According to me, this judgment was the first step towards reviving the economy. The Supreme Court in this case not only upheld the constitutional validity of the Code but also conducted an overall analysis of its provisions and looked into the economic aspects behind it as well.

By prioritizing financial creditors, the court has taken a step further towards achieving the objective of the code i.e. putting the economy back in its rightful position by allowing repayment of financial debt. By pointing out intelligible differential between the operational and financial creditors, the code ensures the preservation of the intent of the economic legislation. It seeks to increase the rate of recovery of debts in the economy.

The code not only provides a mechanism to the defaulter to revive but ensures a fair and efficient procedure facilitates it. The power granted to the tribunals only makes the process or just and righteous. Preserving interest of all the stakeholders is the objective of the code and the judgment only affairs strongly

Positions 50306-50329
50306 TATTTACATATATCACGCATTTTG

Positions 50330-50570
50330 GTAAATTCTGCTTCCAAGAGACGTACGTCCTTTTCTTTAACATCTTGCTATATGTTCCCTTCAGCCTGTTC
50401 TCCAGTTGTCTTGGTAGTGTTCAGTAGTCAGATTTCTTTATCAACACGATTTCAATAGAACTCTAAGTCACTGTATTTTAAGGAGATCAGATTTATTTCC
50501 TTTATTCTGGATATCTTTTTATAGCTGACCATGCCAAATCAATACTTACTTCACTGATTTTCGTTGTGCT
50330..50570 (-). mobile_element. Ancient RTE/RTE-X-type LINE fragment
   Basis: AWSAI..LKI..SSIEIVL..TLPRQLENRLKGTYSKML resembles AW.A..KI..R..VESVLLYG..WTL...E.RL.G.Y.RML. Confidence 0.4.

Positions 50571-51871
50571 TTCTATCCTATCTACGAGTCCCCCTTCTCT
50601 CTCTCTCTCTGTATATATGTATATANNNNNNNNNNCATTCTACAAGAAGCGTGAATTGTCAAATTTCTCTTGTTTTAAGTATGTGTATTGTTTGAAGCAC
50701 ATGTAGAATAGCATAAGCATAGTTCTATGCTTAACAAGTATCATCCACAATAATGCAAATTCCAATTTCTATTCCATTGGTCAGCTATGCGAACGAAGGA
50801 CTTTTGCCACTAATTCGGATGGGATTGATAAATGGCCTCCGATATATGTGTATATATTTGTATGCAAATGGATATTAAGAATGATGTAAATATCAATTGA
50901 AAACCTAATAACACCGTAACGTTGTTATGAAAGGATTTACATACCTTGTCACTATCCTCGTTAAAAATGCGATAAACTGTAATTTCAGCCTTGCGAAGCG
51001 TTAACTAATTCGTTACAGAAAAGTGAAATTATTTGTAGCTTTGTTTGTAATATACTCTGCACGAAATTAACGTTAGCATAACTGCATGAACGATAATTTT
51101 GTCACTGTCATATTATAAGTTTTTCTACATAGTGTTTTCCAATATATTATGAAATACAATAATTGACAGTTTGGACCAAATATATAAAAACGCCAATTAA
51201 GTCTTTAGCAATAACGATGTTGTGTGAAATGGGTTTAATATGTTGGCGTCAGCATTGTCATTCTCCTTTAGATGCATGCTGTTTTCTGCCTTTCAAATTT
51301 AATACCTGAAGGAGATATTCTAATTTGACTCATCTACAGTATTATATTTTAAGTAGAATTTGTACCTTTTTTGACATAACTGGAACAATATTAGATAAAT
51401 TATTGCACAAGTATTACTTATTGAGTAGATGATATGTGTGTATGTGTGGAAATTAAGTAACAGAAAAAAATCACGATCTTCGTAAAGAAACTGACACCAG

Hence it is indeed true that the code is putting the economy into the rightful position and depriving a defaulter of a paradise that was available before the code.

The decision of this court will definitely have a remarkable impact on the ease of doing business. The Supreme Court in this judgment has beautifully drafted all the rationale behind upholding the legislation having economic issues and the thing which was laudable was how it approached to explain the case of Lochner Doctrine of the United States, wherein the cases pertaining to economics are not entertained by the Supreme Court of United States as per their “Due Process Clause”

The Supreme Court has also supported the information utilities along with the other aspects of the Insolvency and Bankruptcy Code. Furthermore, it has made it clear that resolution professionals do not carry a quasi-judicial power but an administrative power. Without a doubt, the ruling given by the Supreme Court, in this case, was important at that time in order to resolve the issues pertaining to the Insolvency and Bankruptcy Code.